Assessment of Rust Severity • Researchers generally assess rust disease as disease severity of key leaves. • Rust pustules only occupy a maximum of 37% of the area on a leaf. This is equivalent to 100% infection of that leaf.
Rust Severity Assessment Key A= actual amount of tissue occupied by pustules (Cobb scale) B= equivalent damage to leaf (Modified Cobb) * If A=18.5% area occupied by pustules, this is equivalent to B=50% damage to the leaf *
Disease Scouting for Soybean Rust Incidence • U of I currently recommends determining incidence rather than severity for scouting protocol. • Examine 20 plants in 5 random locations in a field. • Note: one plant with any amount of rust in 100 plants = 1% incidence
Soybean Rust Scouting Field Pattern • Scout in a zig-zag pattern in the field making observations of 20 plants in 5 locations
Illinois Scouting –“Look Low As You Go” • When scouting examine the lower quarter of soybean plants • Examine the undersides of leaves for pustules. • If you suspect rust • collect 20 leaflets exhibiting symptoms. • Place flat, dry leaflets between paper towels. • Double bag suspect leaflets in zip lock bags. • Clearly label sample.
IL Extension Distance Diagnostics(DDDI Available in all Units in Illinois) Sample Process • digital images submitted for you by Unit • Diagnosis email reply to Unit • Samples may then require submission to U of I Plant Clinic.
IL Extension Distance Diagnostics(DDDI Available in all Units in Illinois) • No fee for DDDI samples. • Plant Clinic fee ($12.50) paid by ISPOB if sample is pre-screened with DDDI • Expect to pay overnight shipping prior to detection in state.
Symptoms & Signs of Soybean Rust • Look for pustules and chlorosis on undersides of lower leaves before flowering. • Severity increases with time and rainfall – lesions can develop on all leaves followed by defoliation Observe chlorosis Look at underside of leaves Observe pustules with hand lens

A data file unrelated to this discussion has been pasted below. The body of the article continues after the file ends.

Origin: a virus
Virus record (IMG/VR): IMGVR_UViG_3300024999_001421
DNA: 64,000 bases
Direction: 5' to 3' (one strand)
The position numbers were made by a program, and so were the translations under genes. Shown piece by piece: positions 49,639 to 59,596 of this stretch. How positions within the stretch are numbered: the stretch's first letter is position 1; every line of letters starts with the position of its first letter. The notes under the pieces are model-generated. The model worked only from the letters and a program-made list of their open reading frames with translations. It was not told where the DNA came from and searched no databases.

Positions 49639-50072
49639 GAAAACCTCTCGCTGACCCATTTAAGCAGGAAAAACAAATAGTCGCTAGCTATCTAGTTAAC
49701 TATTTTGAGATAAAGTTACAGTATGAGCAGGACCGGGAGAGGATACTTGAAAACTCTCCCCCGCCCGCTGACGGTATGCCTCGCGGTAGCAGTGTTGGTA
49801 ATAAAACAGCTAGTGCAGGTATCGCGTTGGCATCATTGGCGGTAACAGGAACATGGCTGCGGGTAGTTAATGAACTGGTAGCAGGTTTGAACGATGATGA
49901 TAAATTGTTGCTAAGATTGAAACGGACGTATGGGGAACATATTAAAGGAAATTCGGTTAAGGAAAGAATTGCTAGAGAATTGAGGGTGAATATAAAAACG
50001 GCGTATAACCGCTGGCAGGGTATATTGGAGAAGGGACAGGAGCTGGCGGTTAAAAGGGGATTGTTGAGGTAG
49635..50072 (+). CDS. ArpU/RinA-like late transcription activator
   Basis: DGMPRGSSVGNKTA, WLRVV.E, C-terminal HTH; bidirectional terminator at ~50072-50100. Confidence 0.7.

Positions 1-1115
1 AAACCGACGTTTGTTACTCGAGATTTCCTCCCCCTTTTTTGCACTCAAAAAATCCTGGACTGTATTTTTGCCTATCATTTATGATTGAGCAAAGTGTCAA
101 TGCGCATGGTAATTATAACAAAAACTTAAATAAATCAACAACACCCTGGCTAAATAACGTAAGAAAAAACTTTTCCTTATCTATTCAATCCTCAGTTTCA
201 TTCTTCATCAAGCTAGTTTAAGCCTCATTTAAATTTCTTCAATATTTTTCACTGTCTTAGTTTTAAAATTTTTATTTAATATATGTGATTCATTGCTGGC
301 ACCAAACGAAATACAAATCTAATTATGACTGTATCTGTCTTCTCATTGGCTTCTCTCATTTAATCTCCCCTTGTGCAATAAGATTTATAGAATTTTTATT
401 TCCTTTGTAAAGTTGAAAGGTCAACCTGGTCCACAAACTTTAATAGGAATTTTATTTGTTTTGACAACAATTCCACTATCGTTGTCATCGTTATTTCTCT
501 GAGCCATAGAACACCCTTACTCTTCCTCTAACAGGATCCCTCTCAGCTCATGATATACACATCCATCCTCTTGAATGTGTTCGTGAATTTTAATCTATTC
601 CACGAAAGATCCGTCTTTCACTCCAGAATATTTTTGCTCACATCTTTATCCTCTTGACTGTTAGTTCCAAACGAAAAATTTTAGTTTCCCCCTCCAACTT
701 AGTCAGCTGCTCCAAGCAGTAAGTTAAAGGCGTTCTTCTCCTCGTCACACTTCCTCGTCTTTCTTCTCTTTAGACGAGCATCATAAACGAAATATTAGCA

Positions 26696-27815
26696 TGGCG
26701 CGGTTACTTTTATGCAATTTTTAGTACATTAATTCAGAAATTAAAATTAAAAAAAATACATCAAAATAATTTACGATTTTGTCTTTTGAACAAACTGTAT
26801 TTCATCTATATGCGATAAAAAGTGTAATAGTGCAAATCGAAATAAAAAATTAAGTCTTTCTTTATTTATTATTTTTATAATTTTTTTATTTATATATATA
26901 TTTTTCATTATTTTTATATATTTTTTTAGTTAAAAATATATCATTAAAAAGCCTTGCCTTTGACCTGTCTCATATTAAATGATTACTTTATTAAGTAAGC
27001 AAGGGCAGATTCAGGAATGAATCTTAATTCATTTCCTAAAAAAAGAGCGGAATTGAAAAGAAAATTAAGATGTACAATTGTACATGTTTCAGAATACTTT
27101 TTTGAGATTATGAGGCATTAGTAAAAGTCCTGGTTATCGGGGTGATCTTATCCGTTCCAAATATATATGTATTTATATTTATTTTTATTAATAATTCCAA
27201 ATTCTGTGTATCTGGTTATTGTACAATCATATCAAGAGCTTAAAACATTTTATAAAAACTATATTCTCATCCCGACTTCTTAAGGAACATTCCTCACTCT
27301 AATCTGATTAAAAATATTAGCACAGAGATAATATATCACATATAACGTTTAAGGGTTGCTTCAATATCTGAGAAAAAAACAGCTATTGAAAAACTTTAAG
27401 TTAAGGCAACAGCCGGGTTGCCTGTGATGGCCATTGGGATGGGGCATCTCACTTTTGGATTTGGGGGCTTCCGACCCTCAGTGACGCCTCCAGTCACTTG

Other Soybean Diseases that Can Be Confused with Soybean Rust • Septoria Brown Spot J. Pataky U of I
Other Soybean Diseases that Can Be Confused with Soybean Rust • Bacterial Pustule • Bacterial Blight
Other Soybean Diseases that Can Be Confused with Soybean Rust • Downy Mildew
Protectant +/- absorbed +/- translocated Prevent infection or sporulation Use before infection Strobilurins, chlorothalonils Curative Absorbed Translocate Kill fungal tissue Use after infection Triazoles What You Need to Know About Rust Fungicide Types
Fungicide ** Trade Name Family Action Chlorothalonil Bravo Weather Stik, Echo 720 & 90DF Chloronitriles (Benzonitriles) Protectant Azoxystrobin Quadris Strobilurin Protectant Pyraclostrobin Headline Strobilurin Protectant Myclobutanil Laredo EC & EW Triazole Curative Propiconizole Tilt, Propimax, Bumper Triazole Curative Tebuconazole Folicur Triazole Curative **Section 3 compounds in green, others Section 18 (1/19/05) Fungicides Registered for Treatment of Soybean Rust or With EPA Section 18 NOTE: only a total of 2 applications of Sec 18 products are allowed in 1 season
Fungicide** Trade Name Family Action Pyraclostrobin + Boscalid Pristine, pending? Strobilurin + Carboximide Protectant Tetraconazole Domark, pending Triazole Curative Propiconizole + Trifloxystrobin Stratego, approved Triazole + Strobilurin Curative + Protectant Azoxystrobin + Propiconizole Quilt pending (6.2-12 oz) 0.5% COC Triazole + Strobilurin Curative + Protectant Additional Fungicides That Have or May Get EPA Section 18’s NOTE: only a total of 2 applications of Sec 18 products are allowed in 1 season
Fungicides Strategy for Soybean Rust Management in S. America, S. Africa • General Brazil (J. Yorinori): • Application at first detection • Second spray 15-20 days later for protective fungicides • 20-25 days later for protective/curative fungicides. • Timing of the first spray depends on when the first infection is detected, weather conditions, and mode of action of the fungicide • General Zimbabwe (C. Levy, M. Miles, G. Hartman): • Apply first spray soon after flowering • Apply second application 14-20 days later • Third application only in a severe epidemic
Fungicide Spray Recommendations(lessons from other countries) • Protectant (strobilurins,chloronitriles): Apply prior to infection. Strobilurins loose effectiveness after 3-5% severity. Strobilurins no more than once /season • Curative (triazoles): Apply when rust is present. After 10% severity triazoles may not provide full yield protection.
What Should We Do in Illinois? • Scenario A: • Disease Expected • Rust expected, not yet present • Apply Protectant Fungicide (Benzonitriles, Strobilurins) • Disease still expected now need 2nd spray • Apply Curative (Triazole)
What Should We Do in Illinois? Scenario B • Disease expected & develops after 1st application • Disease expected not yet present • Strobilurin, Benzonitriles • Disease expected or now present need 2nd spray • Triazole • Disease still present need 3rd application • Benzonitriles (PHI), Triazole